• School plans must be developed jointly by school leadership, union building leaders, an MPS registered nurse, and Administration to allow for staff to access school buildings with minimum contact with others with a clear expectation of what to do if staff become symptomatic or COVID positive.

Just as important as the immediate health and safety concerns are the needs of our students and their right to equitable access to education during this crisis. Our public schools provide every student an education, no matter their strengths, challenges and learning needs. We must do everything possible to give equitable access to each MPS student.

  • High quality training and professional development focused on virtual instruction, culturally relevant pedagogy, and restorative practices, along other topics that are not one-size-fits-all must be provided to staff. We have experts in MPS that can provide these resources without using outside contractors.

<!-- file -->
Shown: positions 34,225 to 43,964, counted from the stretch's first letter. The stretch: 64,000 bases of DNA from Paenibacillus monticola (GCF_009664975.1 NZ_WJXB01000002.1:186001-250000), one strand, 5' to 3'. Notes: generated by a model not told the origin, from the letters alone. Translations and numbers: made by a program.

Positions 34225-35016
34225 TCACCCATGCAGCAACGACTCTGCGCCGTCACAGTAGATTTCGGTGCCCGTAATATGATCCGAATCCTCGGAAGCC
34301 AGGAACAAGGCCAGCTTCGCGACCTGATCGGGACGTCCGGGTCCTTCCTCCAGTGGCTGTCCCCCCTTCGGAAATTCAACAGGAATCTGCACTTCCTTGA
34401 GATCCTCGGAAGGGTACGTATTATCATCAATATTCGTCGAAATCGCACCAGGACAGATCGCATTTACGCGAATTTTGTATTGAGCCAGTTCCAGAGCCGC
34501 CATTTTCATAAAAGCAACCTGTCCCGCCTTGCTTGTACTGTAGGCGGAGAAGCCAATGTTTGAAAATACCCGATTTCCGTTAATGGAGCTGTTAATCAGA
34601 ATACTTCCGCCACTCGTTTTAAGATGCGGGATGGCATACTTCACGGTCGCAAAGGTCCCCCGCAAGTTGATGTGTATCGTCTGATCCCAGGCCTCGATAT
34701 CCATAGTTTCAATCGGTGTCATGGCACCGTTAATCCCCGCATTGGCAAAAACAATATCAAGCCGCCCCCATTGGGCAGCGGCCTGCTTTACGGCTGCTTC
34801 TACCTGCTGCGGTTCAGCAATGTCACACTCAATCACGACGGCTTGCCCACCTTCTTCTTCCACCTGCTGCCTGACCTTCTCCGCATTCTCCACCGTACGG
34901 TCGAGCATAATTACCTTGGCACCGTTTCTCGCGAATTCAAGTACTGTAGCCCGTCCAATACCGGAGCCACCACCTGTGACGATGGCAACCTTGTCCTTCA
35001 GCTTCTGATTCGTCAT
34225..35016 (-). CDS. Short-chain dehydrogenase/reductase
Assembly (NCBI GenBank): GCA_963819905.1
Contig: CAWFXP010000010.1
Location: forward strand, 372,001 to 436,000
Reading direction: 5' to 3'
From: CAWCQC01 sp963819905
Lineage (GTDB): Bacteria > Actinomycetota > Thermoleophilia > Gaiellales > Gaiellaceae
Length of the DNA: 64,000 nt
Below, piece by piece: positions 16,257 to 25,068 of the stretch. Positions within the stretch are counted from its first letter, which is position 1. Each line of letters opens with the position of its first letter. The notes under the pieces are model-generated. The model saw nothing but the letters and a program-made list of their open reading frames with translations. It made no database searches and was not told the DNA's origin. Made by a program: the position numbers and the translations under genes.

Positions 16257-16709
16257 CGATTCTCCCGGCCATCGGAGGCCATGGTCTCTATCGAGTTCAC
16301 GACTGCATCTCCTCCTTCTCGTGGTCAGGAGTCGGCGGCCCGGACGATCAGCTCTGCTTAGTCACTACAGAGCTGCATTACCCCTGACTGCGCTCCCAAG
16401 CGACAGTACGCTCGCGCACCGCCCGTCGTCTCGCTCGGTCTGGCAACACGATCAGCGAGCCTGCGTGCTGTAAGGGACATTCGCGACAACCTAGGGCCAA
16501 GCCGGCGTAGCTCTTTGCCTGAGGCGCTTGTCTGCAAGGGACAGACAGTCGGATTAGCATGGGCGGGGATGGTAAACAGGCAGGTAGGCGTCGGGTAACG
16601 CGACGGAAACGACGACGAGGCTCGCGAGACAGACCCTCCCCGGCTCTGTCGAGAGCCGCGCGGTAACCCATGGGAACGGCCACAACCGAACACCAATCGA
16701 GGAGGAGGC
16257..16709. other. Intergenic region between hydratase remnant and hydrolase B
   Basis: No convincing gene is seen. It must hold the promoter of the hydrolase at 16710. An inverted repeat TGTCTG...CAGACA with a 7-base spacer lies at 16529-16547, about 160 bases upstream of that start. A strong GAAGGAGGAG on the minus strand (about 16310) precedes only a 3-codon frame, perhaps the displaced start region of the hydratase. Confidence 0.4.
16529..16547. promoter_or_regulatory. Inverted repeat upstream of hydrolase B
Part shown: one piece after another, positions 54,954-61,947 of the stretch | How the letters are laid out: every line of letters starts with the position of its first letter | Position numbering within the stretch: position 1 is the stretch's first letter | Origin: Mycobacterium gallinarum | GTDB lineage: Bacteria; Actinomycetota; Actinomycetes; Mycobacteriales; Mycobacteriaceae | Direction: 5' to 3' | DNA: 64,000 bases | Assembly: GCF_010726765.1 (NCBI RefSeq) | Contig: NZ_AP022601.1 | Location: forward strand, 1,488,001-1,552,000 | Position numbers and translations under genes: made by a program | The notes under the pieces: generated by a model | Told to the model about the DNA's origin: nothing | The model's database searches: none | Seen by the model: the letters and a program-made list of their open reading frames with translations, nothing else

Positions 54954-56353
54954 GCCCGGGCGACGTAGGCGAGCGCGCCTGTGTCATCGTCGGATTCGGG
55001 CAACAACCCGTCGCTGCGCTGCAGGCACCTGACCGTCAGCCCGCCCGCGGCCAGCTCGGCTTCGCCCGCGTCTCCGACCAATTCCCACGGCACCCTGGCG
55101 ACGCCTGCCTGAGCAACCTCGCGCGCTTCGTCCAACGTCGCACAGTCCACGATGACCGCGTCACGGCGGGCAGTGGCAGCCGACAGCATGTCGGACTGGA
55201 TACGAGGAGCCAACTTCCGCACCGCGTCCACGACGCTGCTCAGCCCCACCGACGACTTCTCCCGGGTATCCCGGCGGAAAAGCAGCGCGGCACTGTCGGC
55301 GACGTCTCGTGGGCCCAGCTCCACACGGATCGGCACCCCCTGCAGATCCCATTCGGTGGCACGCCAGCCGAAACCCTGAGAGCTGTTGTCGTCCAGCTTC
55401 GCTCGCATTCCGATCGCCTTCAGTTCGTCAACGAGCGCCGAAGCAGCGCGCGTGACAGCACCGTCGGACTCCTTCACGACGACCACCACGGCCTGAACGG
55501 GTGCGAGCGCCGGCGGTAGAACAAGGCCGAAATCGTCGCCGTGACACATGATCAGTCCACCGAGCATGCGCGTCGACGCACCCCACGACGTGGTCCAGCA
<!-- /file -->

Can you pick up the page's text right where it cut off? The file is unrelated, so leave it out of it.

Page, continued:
• Food distribution must be continued and expanded.
  • A systematic and thorough technology distribution plan must be in place for every school and internet access must be addressed by the City and County government. Staff must be included in these plans.
  • Students rely on their school social networks for support. Milwaukee students suffer great trauma without a global pandemic which only compounds that trauma. Mental health and social emotional support must be prioritized and provided to our students and families during and after the pandemic.
  • Special Education students and teachers deserve a K-12 comprehensive district plan that takes into account the specific learning needs, accommodations, modifications and additional supports of nearly 15,000 students.